Este artículo y/o video es originalmente publicado en:

https://youtu.be/xzj2gYx3Cmg

 

De y Todos los derechos reservados para:

 

Courtesy: Seattle Science Foundation, www.seattlesciencefoundation.org

 

Brachialis to Anterior Interosseous Nerve Transfer with Extended Forearm Incision – Standard

Fuente
Este artículo es originalmente publicado en:

 

https://youtu.be/bPzOwtA8Hww

 

 

De y Todos los derechos reservados para:

 

Courtesy : Authors: Susan E. Mackinnon, Andrew Yee Affiliation: Washington University School of Medicine Division of Plastic Reconstructive Surgery Department of Surgery Saint Louis, MO Peripheral Nerve Surgery: http://nervesurgery.wustl.edu
Brachialis to Anterior Interosseous Nerve Transfer with Extended Forearm Incision
Standard Edition (140312.140314)

 

 

Loss of flexor pollicis longus and radial profundus function results in a deficit of pinch and reduced grip strength in the hand. This palsy can be isolated or commonly included in a lower brachial plexus injury. The brachialis nerve is an available, synergistic, and powerful donor for transfer in these scenarios, especially in C7,8,T1 injuries and when other common donors are unavailable due to injury like the extensor carpi radialis brevis. In this case, the patient presented three months following a partial C7 and C8,T1 brachial plexus injury from a fall with no recovery on electrodiagnostic studies. The brachialis to anterior interosseous nerve transfer was elected with the supinator to flexor digitorum superficialis nerve transfer and lateral antebrachial cutaneous to ulnar sensory nerve transfer. This video details the specifics for the brachialis transfer with an extended incision into the forearm to confirm the proximal topography of the anterior interosseous fascicle in the median nerve. Additionally, this patient has an anomalous sensory nerve anastomosis from a brachialis nerve branch to the sensory component of the median nerve.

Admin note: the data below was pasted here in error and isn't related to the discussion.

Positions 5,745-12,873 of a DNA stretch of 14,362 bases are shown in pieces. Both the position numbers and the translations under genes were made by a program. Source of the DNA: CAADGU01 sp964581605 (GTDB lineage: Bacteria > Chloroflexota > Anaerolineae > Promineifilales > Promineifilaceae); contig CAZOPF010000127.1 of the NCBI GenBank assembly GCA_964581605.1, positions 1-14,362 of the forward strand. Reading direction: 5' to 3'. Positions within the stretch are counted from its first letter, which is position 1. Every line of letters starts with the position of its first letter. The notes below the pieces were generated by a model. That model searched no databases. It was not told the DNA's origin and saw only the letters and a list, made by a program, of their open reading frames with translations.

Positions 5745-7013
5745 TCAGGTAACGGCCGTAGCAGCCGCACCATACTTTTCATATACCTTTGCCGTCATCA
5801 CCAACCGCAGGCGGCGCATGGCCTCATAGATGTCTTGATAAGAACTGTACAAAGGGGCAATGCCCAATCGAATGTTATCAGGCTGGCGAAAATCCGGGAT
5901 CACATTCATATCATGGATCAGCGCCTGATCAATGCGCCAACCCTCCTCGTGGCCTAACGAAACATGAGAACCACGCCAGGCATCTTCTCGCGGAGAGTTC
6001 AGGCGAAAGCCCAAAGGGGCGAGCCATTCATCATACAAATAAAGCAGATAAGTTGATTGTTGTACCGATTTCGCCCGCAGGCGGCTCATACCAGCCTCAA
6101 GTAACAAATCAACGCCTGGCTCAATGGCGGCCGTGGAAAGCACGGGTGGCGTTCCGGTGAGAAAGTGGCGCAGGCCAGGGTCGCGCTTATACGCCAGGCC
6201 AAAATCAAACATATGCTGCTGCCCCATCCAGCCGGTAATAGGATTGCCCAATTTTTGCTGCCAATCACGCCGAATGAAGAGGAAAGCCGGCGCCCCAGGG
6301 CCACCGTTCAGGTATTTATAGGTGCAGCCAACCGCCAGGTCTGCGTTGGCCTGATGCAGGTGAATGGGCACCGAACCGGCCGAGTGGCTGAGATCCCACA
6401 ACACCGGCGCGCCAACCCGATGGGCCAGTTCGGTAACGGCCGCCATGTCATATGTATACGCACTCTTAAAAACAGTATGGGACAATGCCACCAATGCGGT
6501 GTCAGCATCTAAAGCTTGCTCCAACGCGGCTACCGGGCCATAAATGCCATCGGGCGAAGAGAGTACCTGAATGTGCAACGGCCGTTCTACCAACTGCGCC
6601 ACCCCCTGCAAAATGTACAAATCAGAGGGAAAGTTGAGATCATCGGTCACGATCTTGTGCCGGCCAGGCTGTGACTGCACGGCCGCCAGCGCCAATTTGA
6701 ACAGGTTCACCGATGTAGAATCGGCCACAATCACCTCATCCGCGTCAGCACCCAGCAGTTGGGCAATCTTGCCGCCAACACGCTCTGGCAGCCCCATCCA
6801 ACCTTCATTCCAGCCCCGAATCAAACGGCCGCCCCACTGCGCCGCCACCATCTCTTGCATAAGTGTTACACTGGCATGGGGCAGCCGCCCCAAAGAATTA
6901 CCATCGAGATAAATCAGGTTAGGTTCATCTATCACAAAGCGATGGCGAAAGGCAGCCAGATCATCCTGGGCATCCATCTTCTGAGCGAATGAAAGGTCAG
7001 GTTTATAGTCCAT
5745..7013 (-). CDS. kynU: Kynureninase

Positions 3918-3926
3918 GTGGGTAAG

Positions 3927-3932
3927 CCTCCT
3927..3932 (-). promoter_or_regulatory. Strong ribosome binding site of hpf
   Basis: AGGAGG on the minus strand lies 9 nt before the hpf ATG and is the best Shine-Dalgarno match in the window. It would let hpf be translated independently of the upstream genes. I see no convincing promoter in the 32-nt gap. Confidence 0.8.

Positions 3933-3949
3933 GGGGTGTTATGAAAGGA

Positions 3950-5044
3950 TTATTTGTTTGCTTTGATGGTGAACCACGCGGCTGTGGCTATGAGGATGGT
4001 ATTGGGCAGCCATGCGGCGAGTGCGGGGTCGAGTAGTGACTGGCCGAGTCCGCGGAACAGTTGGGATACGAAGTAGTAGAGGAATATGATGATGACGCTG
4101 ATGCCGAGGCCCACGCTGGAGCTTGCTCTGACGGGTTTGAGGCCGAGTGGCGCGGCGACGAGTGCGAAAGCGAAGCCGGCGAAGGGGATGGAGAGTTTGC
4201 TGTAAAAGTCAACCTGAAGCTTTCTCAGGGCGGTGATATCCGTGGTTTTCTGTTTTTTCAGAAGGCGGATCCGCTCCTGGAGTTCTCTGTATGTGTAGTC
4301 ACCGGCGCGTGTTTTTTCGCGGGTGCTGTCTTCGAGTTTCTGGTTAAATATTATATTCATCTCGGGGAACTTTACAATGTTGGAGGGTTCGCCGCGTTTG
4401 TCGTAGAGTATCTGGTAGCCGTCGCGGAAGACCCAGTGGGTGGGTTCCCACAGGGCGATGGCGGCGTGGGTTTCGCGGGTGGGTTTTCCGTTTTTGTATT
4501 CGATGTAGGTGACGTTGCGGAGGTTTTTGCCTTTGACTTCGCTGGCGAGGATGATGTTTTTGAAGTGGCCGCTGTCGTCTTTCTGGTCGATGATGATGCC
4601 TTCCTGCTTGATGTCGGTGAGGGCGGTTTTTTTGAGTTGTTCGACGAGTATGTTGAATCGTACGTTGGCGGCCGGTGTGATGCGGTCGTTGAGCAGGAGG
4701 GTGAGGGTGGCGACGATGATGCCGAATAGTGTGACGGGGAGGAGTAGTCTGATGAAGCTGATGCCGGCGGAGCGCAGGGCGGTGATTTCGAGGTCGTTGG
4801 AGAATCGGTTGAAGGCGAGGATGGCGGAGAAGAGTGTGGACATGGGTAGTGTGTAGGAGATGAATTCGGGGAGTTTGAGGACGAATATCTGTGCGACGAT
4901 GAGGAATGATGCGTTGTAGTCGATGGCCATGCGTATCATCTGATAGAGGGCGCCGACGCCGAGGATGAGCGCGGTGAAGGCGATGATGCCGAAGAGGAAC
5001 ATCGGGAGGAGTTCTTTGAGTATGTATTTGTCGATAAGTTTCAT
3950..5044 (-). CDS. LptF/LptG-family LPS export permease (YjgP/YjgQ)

Tables of Contents (Standard)
00:57 Proximal Arm Exposure
01:51 Exposure and Identification of Median Nerve in the Arm
03:18 Exposure and Identification of Musculocutaneous Nerve and Brachialis Branch
04:41 Neurolysis of Median Nerve to Identify the Pronator Teres and AIN Fascicles
07:38 Distal Forearm Exposure
08:34 Step-lengthening the Pronator Teres for Proximal Median Nerve Exposure
10:36 Exposure of Median Nerve in the Forearm
11:05 Identifying the Distal Pronator Teres Branch
12:20 Identifying the Proximal Pronator Teres Branch and Proximal Neurolysis
12:52 Exposure of Anterior Interosseous Nerve Branch
14:16 Extension of Proximal Arm Exposure
14:58 Fascicular Course of the Anterior Interosseous Nerve from Distal to Proximal
16:42 Dissection and Distal Division of Donor Brachialis Nerve Branch
17:27 Anomalous Sensory Anastomosis from Brachialis Nerve Branch to Median Nerve
18:25 Neurolysis and Proximal Division of Recipient Anterior Interosseous Fascicle
19:42 Brachialis to Anterior Interosseous Nerve Transfer

Narration: Susan E. Mackinnon
Videography: Andrew Yee